An interview with Alec Seaman
For the very first of our Mutterings, we speak with Alec Seaman, Development Director for World Bicycle Relief (UK). As a charity that uses bicycles to change lives, Alec knowsmore than most about the impact that cycling can have. As well as checking out our World Bicycle Relief page, we'd recommend to everybody who wants to do a fundraising activity that you get in touch with Alec and mention that you first met World Bicycle Relief here! You can also email firstname.lastname@example.org for more details on how you can help with such an awesome cause.
When did you first discover cycling, and where? Like most people, I had a bicycle (an old Raleigh Grifter my Dad had renovated for me) as a kid and I rode it around the garden and later around the farm, but it was my step father who first trusted me to go for a journey on my own – just to my Nan’s house and back, maybe 5 miles in total, but that was my first taste of independence and adventure.
At what point did you realise you were completely hooked on the sport? As soon as I made that first journey on my own, I wanted to go again and go further and go faster. I’d call my Nan before I set off and she’d start the timer and then it was hell for leather the whole way there collapsing in the front garden, lips blue with the effort.
How has your relationship with cycling shaped your career and your way of life? I haven’t always made sacrifices for cycling, indeed, sometimes I have sacrificed cycling for life and it’s a choice I have regretted in hindsight, but cycling has an opportunity to find peace on the difficult days, challenge and creative outlet when I’ve made frames, restored bicycles or painted frames.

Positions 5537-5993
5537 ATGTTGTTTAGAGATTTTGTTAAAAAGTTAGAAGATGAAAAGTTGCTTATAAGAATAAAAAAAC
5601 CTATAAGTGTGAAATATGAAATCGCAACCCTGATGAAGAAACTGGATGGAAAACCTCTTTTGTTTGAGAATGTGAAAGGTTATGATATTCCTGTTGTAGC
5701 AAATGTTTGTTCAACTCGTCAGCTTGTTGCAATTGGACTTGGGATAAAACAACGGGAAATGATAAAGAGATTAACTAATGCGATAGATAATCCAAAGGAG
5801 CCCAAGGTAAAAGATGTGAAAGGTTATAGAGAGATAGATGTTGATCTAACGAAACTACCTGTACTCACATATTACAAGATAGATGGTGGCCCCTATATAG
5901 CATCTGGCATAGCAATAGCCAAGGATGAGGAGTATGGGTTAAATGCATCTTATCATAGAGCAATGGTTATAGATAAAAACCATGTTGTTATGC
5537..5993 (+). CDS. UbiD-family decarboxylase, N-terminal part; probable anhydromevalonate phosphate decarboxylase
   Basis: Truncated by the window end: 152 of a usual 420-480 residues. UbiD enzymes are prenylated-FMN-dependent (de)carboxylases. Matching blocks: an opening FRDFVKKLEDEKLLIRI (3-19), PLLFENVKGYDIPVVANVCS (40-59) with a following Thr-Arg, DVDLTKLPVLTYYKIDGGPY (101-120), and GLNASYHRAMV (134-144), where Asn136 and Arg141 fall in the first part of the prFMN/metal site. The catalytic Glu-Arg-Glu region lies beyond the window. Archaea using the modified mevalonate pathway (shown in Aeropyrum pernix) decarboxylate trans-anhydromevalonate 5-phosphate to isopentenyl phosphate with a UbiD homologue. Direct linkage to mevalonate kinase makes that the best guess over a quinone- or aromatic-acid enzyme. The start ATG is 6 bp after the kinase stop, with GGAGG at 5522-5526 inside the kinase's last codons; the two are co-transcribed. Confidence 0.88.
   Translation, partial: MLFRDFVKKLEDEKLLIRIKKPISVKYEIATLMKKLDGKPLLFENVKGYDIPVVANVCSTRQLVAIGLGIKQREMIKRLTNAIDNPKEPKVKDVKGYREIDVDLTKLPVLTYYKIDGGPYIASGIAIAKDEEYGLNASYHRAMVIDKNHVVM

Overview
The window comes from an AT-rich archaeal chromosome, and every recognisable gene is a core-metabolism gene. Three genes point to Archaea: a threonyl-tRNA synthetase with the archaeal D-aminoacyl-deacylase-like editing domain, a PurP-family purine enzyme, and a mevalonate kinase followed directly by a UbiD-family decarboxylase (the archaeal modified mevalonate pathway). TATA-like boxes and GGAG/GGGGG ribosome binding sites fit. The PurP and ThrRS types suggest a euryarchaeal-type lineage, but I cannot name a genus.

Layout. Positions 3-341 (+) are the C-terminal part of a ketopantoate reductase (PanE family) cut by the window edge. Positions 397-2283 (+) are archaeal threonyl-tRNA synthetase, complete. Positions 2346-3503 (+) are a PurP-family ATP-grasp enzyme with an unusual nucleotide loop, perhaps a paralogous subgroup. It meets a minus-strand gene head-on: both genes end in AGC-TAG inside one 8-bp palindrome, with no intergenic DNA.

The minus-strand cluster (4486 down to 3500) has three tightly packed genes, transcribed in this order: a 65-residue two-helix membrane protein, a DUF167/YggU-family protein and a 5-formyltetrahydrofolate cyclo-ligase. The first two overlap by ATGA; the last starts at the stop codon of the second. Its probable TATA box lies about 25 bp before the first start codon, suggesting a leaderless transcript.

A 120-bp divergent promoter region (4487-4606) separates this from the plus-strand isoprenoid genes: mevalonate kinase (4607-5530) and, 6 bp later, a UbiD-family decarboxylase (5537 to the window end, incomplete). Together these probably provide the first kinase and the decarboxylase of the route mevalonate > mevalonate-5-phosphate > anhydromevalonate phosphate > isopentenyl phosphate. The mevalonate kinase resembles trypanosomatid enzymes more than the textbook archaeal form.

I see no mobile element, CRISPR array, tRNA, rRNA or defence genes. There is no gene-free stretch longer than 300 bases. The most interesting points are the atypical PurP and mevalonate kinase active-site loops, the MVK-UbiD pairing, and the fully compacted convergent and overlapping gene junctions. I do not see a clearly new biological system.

What is your finest memory of riding a bike? Climbing Mont Ventoux last summer. Its not just because it’s an iconic climb, but because it had been my wife’s idea that I ride it whilst we were nearby. She got up early to drive me out that morning because she knew it was important to me and drove me home when I was done, but let me have the time on the mountain to myself, to push myself and enjoy the climb. It was a lovely thing for her to do, and the mountain was bathed in the sunshine the whole time. It was a perfect day.
When and how do you ride your bike now? I used to be a triathlete (for a given value of athlete), then I used to be a road biker, now I have gravel bike as well and of course I have my trusty Dutch town-bike, so I don’t think of myself as a type of rider who rides in a certain way at certain times, but someone who will jump on any kind of bike and enjoy it. Living in Cambridge makes cycling a bigger part of your normal day – hell, we dress up nicely and head to the theatre on our bicycles with baskets on the front.
Where is your favourite place to ride a bike, and why? Anywhere I can get to from my front door without using a car. I suppose Norfolk is my normal favourite because I know where I’m going without constantly looking at a map or GPS – there’s comfort in familiarity. I have time to go down that road I’ve always wondered where it goes, and because I can sit up and look round a little more than I might elsewhere. Its nice riding if it isn’t too windy. If it is windy, you’ll realise Norfolk is flat simply because the mountains all got blown over years ago.
If you had 24 hours a day to ride a bike, what type of riding would you do, and where would you go, and who would you take with you? I’ve always fancied the Great Divide MTB route. With only 24hrs, I’d need to choose which bit pretty carefully and I think I’d want to go with my late step-father, he gave me this sense of adventure and if I’m going to be out in the bush somewhere getting eaten alive by huge mosquitoes or bears I want to be able to share that experience.